- Seek financing. Pharmacy ownership is expensive. According to NCPA, a potential owner will need “a minimum of $50,000 cash,” to initiate a transaction, but advises that additional funds may be needed depending on inventory, equipment and building uplift. “Be prepared to assume $500-600,00 of debt and equipment combined,” NCPA advises. An individual will have options when it comes to financing a new pharmacy. For some, a loan from a traditional bank might be the preferred route, or a loan from a Small Business Administration lender, or from a wholesaler. Other times, an individual might consider a financial arrangement with the seller of an existing pharmacy. An experienced financial advisor will understand the intricacies of each option, and help you determine the best course for your personal situation.
- Obtain necessary licenses and permits. Your attorney should be well-versed both in starting a business, as well as in requirements for pharmacy ownership. According to McKesson, setting up your pharmacy’s legal status should be a priority for your attorney. “Will it be a sole proprietorship, partnership, limited liability corporation, ‘C’ corporation or ‘S’ corporation?” The choice you make will affect your pharmacy’s finances and operations, so it’s important to make an informed decision.You will also need to secure several licenses and permits. According to NCPA, requirements include:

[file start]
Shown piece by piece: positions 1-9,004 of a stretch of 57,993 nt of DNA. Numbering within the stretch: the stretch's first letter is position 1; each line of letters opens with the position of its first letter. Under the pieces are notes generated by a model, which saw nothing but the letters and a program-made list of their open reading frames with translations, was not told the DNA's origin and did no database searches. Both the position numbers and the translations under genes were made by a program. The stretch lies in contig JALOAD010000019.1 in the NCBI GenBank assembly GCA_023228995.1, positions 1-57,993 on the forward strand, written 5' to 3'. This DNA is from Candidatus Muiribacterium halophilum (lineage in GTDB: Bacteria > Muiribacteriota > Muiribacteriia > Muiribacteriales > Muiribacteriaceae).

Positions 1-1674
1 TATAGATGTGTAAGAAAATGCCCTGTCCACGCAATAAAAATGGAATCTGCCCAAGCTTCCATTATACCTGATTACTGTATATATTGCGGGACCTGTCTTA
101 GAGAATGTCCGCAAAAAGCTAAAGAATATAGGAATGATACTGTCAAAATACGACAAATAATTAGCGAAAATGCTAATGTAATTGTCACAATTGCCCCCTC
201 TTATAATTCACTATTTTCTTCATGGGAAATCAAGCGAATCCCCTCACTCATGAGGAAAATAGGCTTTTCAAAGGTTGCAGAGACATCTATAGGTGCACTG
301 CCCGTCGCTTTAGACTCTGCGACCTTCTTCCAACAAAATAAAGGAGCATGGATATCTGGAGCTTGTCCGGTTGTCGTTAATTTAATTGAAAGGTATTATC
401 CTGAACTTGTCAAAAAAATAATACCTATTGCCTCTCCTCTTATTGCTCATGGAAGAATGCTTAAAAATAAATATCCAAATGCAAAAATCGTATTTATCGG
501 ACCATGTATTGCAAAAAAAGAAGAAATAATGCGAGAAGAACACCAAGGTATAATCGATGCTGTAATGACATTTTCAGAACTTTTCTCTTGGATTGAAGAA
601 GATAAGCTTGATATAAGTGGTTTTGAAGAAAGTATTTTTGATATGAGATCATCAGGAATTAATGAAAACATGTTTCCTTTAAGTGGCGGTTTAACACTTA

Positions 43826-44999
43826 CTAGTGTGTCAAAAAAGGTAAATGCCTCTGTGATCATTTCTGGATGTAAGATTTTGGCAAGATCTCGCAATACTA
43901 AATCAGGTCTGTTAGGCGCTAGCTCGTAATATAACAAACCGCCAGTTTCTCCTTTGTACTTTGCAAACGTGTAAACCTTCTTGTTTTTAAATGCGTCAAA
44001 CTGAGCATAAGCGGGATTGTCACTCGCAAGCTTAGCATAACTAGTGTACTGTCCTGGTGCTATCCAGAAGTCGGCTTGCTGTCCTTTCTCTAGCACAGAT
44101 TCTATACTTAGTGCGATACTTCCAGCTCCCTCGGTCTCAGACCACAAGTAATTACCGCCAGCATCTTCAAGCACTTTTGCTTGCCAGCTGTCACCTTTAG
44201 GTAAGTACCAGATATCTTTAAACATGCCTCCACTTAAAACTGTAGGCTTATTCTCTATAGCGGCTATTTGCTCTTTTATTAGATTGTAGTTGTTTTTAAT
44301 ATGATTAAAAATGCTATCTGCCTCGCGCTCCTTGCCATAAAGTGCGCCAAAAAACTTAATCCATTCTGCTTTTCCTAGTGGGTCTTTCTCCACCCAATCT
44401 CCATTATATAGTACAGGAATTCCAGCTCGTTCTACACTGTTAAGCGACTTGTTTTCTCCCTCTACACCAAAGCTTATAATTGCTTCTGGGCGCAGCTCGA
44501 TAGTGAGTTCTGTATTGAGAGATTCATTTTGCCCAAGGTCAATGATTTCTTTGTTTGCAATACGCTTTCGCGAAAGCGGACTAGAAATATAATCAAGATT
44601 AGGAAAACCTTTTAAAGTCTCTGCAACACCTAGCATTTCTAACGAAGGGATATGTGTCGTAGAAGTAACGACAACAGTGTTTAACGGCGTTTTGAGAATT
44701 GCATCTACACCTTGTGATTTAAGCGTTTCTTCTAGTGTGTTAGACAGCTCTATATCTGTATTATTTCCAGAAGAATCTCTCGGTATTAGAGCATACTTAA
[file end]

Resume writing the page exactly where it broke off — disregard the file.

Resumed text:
- State Board of Pharmacy Permit.
- Drug Enforcement Administration (DEA) Number.
- Controlled Substance Registration Number – if applicable.